Kelly J. Hayes: WineInk
Aspen Times Weekly
If Beaujolais Nouveau were a movie, then it would be “Love Actually.” After all, like the film, it is seasonal, light and frothy, and it always leaves you with that warm, fuzzy feeling.
The 2010 vintage of Beaujolais Nouveau was released a couple of weeks ago and the wines are in the shops now. You can usually find them at the front of the store, stacked below a hand-written sign that features light and frothy verbiage, a price in the low teens and a whole bunch of explanation points.
Often the wines, especially those from Boisset and George DeBoeuf, two of the largest makers and marketers of Beaujolais, are packaged in plastic wine bottles that reduce the weight of the cases when shipped and, so the theory goes, the amount of fuel needed to ship them around the globe. Kind of a Nouveau nod to the fight against global warming (and also, one should assume, an added nod to the bottom line).
Not that there is anything wrong with that, of course. My chapeau is always doffed this time of year out of respect to the producers of these wines who have turned a grape that is marginal, at best, when grown just about anywhere else on the globe, into not just a business, but a happening. And this happening not only boosts the region’s reputation but also offers a drinkable novelty at a reasonable price.
It is one of France’s best examples of brilliant marketing. Lemons into lemonade, as it were.
But I digress. Back to the wine.
Beaujolais is a beautiful wine region located in central France, just south of the considerably more loved and esteemed Burgundy. Running nearly 35 miles in length from Macon, the southern end of Burgundy, to just north of Lyon, Beaujolais is one of the few places in the world where the Gamay grape is grown.
Gamay is a purple, highly acidic, thick-skinned grape that, unfortunately, pales in comparison to the infinitely elegant Pinot Noir grape that dominates the neighborhoods to the north. But Gamay has its advantages. It is hardy, it is prodigious and it ripens early. While there are some very good cru wines produced from Gamay in ten AOC-sanctioned regions or villages in the area, the bulk of the region’s production goes into the Nouveau wines.
Each year, the Gamay grapes are harvested by hand (French law states that Beaujolais Nouveau must be hand-picked) in early September, when as many as 50,000 pickers descend on the region to help with the harvest. The grapes are fermented using a process called “carbonic maceration” where whole grapes are placed in a vat and carbon dioxide is pumped into the containers. The juice actually ferments inside the skin of the grapes, as opposed to more standard winemaking techniques where juice is first crushed out of the skins and then ferments on the skins, gathering color and flavor.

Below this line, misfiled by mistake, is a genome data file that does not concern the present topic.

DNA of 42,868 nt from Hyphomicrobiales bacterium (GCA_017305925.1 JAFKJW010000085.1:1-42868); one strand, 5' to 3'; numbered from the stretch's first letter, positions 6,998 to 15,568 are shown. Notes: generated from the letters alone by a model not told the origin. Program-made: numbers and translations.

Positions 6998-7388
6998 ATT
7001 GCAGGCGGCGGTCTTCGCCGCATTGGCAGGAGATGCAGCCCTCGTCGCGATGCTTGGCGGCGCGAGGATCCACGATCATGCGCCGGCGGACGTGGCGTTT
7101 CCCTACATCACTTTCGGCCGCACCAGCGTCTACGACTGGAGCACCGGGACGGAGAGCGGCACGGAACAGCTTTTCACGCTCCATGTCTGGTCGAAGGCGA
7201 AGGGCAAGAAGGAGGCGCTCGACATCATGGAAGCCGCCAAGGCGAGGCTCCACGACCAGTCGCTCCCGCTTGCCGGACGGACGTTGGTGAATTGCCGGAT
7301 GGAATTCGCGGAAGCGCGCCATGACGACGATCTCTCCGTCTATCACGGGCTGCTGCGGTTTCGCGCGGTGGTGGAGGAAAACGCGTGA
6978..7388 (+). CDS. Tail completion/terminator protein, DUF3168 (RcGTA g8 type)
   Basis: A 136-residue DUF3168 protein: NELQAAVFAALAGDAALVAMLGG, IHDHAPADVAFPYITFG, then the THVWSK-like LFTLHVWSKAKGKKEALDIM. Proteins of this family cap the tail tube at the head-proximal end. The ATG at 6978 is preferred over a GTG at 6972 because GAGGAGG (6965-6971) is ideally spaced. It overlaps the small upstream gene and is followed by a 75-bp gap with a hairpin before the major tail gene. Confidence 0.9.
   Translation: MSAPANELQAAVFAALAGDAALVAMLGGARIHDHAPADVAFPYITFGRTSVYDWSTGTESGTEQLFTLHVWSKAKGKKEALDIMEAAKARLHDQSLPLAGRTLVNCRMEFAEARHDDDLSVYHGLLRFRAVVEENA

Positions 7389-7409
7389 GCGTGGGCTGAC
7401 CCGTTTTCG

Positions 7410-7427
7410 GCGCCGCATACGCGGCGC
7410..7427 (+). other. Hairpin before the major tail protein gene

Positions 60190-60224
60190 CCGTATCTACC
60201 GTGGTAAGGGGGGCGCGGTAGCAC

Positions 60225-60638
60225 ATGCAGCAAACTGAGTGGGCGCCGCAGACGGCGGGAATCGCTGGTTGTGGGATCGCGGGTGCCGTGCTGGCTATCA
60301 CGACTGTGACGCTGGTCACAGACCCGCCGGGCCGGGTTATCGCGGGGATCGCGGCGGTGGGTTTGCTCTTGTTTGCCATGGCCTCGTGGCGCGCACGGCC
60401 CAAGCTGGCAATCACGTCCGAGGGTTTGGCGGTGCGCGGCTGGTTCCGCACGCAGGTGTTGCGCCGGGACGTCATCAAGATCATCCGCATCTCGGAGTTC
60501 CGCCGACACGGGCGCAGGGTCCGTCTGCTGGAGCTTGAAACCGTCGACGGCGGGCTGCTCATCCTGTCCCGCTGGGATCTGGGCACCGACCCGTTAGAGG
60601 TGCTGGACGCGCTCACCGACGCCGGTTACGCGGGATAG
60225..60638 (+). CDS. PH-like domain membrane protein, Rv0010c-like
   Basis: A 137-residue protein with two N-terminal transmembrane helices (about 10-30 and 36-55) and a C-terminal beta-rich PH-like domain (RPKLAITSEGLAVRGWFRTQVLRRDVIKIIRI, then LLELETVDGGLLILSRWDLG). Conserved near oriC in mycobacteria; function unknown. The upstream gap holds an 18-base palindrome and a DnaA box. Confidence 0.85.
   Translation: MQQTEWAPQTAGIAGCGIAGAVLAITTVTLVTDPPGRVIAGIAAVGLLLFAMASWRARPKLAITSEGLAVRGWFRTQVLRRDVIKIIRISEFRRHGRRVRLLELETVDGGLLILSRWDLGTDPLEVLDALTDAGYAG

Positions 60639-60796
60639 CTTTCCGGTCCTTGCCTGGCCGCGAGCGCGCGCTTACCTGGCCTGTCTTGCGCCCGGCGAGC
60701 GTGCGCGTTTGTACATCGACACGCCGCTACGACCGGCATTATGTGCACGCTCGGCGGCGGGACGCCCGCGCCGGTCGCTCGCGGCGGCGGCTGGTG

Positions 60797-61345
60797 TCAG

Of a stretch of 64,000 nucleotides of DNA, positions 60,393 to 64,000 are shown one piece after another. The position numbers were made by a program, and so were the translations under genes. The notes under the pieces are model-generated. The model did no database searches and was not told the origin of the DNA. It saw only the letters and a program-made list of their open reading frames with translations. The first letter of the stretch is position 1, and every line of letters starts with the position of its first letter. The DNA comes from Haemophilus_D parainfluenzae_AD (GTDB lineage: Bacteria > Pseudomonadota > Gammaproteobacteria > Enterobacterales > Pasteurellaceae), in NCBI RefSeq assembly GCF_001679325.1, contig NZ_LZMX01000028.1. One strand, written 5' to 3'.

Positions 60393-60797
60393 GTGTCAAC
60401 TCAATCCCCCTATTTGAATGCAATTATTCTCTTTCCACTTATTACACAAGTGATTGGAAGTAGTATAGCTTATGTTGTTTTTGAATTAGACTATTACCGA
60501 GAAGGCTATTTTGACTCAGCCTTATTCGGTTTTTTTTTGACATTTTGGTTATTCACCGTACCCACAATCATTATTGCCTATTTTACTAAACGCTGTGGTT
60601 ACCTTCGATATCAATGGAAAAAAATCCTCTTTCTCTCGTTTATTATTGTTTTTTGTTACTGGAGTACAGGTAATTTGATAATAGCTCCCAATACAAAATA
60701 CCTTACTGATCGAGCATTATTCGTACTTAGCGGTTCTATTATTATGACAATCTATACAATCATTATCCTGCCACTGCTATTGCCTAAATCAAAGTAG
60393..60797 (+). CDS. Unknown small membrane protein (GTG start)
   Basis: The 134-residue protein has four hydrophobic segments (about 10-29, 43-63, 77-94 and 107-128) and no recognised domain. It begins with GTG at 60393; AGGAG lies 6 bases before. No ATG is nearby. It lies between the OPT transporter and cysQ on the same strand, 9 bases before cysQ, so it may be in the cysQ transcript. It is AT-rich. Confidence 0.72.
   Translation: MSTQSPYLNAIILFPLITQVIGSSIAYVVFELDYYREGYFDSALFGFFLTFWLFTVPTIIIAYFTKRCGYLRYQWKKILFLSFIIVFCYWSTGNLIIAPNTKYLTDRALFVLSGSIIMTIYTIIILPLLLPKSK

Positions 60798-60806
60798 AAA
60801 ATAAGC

The result is a light, fruity wine that gets little, if any, tannins or embellishment, from the skins of the grapes. The wine is quickly bottled and then rushed to market for the anticipated November release date. These wines should be consumed within the first year of bottling, and are best when served chilled (think 55 degrees or so).
For many, it is not the wine but the event that makes Beaujolais Nouveau interesting. Since the early 1970s, the wine has been released to great fanfare at midnight on the third Thursday of November. Just in time for the American Thanksgiving celebration and Christmas. Japan and the U.S. are the biggest markets for the release and it is nearly impossible to miss the hype in local wine shops and French restaurants in those countries.
While hype no doubt accounts for much of the wines’ popularity, it is nonetheless a good value and a fine wine to sip at a party before dinner as friends gather for a holiday repast. And it also pairs well with fowl, i.e. the holiday turkey.
So if you happen to be in a wine shop this time of year, and are looking for a few bottles to round out a group gathering, and you don’t want to spend to too much, and you want to keep things light and a little frothy, there is a wine that might fit your bill.
Beaujolais Nouveau. Actually.
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